According to William J. Bennett of CNN, the College Board found that just last year, “SAT reading scores for the high school class of 2011 were the lowest on record, and combined reading and math scores fell to their lowest point since 1995.”[1] The article went on to state that much of the concern is due to the fact that the score deteriorated the most in the writing section, which is reflective of students’ abilities to control grammar, as well as understand vocabulary. Interestingly enough, the College Board claims that there is no reason to panic due to the fact that just last year they had a record high amount of test takers. This means that there was more diversity in the actual testing pool, which would be the reason for the discrepancy in the data. Regardless, many believe that as the spending on education increases in the United States, there should be a positive correlation in test scores. CNN’s William Bennett explains, “The 2011 budget for the Department of Education was estimated to top $70 billion, while overall spending on public elementary and secondary education was about $600 billion a year. By comparison, in 1972, before the Department of Education even existed, SAT critical reading scores for college-bound seniors were above 525, more than 20 points higher than they are today, while today’s math scores are only slightly better than in 1972.” [2] Bennett argues that, as the cost of educational spending increases in the United States, so should the scores.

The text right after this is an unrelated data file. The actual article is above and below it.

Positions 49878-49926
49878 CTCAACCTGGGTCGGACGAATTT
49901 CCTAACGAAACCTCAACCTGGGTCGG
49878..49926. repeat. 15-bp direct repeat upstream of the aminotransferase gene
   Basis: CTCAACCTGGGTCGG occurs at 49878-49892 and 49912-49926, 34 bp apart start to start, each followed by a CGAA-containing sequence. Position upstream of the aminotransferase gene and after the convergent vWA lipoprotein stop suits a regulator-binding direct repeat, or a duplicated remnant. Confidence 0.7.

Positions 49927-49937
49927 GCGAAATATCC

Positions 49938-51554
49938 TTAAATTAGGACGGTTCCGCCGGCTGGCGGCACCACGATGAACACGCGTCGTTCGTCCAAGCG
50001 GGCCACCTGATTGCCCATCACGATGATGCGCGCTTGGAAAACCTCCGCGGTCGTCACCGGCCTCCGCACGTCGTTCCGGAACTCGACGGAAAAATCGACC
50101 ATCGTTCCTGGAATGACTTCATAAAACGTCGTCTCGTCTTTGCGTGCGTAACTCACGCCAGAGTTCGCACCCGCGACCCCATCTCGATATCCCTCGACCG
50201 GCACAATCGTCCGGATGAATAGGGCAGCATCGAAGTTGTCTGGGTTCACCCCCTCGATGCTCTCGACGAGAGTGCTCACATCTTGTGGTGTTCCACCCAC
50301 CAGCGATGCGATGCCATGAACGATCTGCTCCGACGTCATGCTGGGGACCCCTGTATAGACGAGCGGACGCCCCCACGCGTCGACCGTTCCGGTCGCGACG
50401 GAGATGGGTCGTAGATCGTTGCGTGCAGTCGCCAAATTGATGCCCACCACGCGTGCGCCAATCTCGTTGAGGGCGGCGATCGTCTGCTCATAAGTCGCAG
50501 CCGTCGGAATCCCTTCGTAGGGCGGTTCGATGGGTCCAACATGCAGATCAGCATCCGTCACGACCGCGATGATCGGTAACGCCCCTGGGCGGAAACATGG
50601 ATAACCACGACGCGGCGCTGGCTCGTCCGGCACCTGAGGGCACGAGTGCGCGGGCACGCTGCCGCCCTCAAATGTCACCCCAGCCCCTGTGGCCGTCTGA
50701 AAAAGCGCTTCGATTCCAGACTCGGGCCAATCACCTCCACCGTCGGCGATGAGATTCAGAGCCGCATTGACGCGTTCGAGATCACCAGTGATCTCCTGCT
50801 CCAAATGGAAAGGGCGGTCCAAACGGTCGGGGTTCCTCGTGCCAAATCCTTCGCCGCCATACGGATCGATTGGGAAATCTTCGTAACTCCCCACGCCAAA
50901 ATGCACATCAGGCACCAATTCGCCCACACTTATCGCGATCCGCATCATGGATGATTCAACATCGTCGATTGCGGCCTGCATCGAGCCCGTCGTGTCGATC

Students face many distractions in life. Whether it be sports, family, bands, or student government,  the work does not stop. Even today, many professors do not understand the stress that comes with being a young adult due to the vast differences and social requirements that exist in today’s world. Teenagers and young adults alike are expected to be a part of their own communities within the school, and have expectations within those social groups that they are part of. The culture of cliques is undoubtedly more complex than many believe. Even in college, students still face the same, “drama” that they experienced in high school. Not only this, many college students have the greater distraction of going out on the weekends, a problem that is less relevant in high school. Going out on Thursday nights and the weekend is no longer a prerequisite to being, “cool” but rather a social standard. Furthermore, these expectations are unfortunately increasingly distracting with the new constant use of the social media website: Facebook. Instead of tuning into CNN, The New York Times, or Google News, many students find themselves refreshing a newsfeed that updates them on what is solely going on within their community of friends, and not the outside world, and it’s affecting their grades.